Skip to main content

5 Benefits of Having a Rooster in Your Flock

  • Author:
  • Updated date:

Jessica is an experienced pet mom with dogs, cats, rats, fish, axolotls, a gecko, chickens, and ducks.

5-benefits-of-having-a-rooster-in-your-flock

Rooster Pros and Cons

Roosters get a pretty bad rap. They are known for being loud, mean, aggressive, and territorial. Some cities ban keeping roosters altogether! However, roosters can have a very important role in your flock. They are excellent protectors and some can even be friendly pets! Deciding whether or not to keep a rooster can be a tough choice, but there are several good reasons to add one to your flock.

1. They Will Protect Your Hens

The biggest benefit to keeping a rooster is that it will protect your hens from predators. This is especially helpful if you have free-range chickens. Roosters will alert the hens when there is a predator nearby, try to herd all the hens into one area, and they will even fight off threats like foxes or dogs. Roosters do not like anything messing with their hens, and they will put themselves on the line to protect them. It can be extremely reassuring to have a rooster around to protect your hens.

5-benefits-of-having-a-rooster-in-your-flock

2. Roosters Maintain the Pecking Order

Having a rooster around may help to prevent bullying in your flock. The rooster is always going to be at the top of the pecking order (as long as there is only one rooster). Without a rooster there will be one head hen, and there may be some squabbles before she gets there.

The rooster can actually stop fights between the hens, and keep them from bullying the smaller hens. Chickens fight by pecking, preventing the other chicken from getting food, and pushing. Having a rooster around doesn't mean there will never be fights, but they generally keep the peace better than a head hen. A rooster's job is to protect all of his hens, even from each other.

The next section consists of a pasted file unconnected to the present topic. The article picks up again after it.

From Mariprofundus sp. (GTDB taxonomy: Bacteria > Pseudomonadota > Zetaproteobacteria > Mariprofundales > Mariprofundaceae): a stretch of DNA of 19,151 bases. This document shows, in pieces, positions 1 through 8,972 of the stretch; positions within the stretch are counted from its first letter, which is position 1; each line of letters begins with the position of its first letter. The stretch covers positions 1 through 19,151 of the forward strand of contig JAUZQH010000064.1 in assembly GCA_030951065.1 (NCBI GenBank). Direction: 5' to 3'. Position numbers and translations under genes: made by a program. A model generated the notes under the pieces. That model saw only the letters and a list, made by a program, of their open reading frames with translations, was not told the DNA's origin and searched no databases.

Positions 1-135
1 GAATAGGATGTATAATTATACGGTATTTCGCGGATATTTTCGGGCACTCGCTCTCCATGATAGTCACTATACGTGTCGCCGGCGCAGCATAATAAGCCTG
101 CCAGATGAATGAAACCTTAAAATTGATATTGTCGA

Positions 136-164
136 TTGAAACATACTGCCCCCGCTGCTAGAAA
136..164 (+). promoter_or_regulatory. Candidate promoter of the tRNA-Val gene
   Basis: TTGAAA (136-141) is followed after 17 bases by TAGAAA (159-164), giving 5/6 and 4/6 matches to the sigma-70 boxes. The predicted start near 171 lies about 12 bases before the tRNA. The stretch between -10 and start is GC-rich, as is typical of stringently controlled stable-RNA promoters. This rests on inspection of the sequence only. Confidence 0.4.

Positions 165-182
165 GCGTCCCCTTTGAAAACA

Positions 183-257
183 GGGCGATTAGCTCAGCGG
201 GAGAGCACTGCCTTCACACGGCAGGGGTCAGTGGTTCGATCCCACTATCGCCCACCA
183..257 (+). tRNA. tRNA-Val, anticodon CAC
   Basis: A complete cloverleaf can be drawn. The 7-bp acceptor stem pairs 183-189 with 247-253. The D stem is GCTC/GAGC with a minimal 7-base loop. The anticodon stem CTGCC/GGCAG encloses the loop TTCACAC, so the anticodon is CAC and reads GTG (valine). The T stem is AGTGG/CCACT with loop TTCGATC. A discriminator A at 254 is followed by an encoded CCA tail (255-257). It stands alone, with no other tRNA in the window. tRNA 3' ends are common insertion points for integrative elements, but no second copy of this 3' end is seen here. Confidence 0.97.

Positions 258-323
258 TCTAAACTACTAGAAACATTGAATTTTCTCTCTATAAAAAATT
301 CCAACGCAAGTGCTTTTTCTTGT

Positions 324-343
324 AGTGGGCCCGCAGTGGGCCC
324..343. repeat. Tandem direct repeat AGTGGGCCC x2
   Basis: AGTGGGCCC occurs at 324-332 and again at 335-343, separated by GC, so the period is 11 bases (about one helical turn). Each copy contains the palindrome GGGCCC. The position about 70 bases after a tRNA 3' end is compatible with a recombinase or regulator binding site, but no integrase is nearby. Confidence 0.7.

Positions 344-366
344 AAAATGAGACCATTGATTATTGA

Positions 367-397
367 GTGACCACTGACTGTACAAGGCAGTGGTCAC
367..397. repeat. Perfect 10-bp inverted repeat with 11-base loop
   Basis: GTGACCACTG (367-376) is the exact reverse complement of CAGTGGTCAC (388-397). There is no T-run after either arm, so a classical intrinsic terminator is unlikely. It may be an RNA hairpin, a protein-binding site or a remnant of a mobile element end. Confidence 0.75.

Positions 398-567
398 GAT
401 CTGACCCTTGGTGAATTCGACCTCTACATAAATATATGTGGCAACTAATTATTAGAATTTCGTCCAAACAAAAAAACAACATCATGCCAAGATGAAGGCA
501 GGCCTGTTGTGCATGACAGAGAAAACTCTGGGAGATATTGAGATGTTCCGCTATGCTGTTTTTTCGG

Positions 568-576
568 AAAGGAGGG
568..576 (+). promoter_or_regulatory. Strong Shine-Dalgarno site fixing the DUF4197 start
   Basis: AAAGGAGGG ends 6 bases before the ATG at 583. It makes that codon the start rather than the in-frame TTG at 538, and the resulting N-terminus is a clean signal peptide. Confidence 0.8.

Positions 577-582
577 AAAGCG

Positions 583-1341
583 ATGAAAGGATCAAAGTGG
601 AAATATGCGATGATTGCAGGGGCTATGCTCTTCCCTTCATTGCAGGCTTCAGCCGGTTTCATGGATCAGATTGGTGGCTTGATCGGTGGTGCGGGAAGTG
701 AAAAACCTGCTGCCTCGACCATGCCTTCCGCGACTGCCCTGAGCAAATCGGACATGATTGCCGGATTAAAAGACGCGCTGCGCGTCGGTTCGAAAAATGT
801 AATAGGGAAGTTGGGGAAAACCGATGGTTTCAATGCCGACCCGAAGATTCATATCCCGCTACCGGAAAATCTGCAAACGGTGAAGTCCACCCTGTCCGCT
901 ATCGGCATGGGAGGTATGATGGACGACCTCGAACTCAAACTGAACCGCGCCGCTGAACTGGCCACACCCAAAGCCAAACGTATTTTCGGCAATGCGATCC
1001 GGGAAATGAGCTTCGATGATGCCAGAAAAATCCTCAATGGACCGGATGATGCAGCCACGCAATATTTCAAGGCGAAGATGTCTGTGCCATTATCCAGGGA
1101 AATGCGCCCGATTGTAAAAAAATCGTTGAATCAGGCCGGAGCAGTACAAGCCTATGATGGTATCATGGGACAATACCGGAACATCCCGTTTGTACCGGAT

3. Baby Chicks!

Having a rooster in your flock will result in fertilized eggs, which can hatch into baby chicks! Seeing baby chicks hatch is an awesome experience, especially when the hen hatches the chicks. Hatching fertilized eggs means that your flock is self-sustaining, and you won't have to buy more chickens to keep getting eggs.

Scroll to Continue

Read More From Pethelpful

If you have no desire to hatch eggs, this may not sound very appealing, but the eggs are still safe to eat, even with a rooster around. If you gather your eggs every day they will never develop into a baby chicken, and you may not be able to tell if the egg is fertilized or not.

5-benefits-of-having-a-rooster-in-your-flock

4. They Are Fun to Watch

Roosters do have a certain charm. They are usually much prettier than the hens, with more color and big tail feathers. They will strut around your yard and puff out their feathers proudly. They also start out the morning by crowing, which some people think of as charming. All of these traits give them kind of a funny personality, which can really grow on you after a while.

It is also fun to watch roosters take care of their ladies. They keep an eye on them while they are out foraging and lead them to the good spots. Some breeds can even be friendly. Some of the breeds that are the most likely to be friendly are Orpingtons, Silkies, Brahmas. and Cochins. Some notoriously unfriendly roosters are Malays, English Game, and Cornish chickens. Most game breeds are not very friendly either. Not all roosters are the same, but the traits of these breeds have been observed by many chicken keepers.

A rooster showing off for a hen.

5. Roosters Keep The Hens Calm

Roosters can have a calming presence on your hens. They keep them from arguing, keep them safe, find snacks, and they may even help egg production. Chickens naturally live in groups with several hens and one rooster, and they seem to prefer it this way.

Your chickens will lay eggs without a rooster. They only have a set amount of eggs for their whole life, and egg production slows down as the hens get older. However, relaxed hens are shown to lay more eggs, so they do help egg production in that way.

This article is accurate and true to the best of the author’s knowledge. It is not meant to substitute for diagnosis, prognosis, treatment, prescription, or formal and individualized advice from a veterinary medical professional. Animals exhibiting signs and symptoms of distress should be seen by a veterinarian immediately.

© 2022 Jess H

Related Articles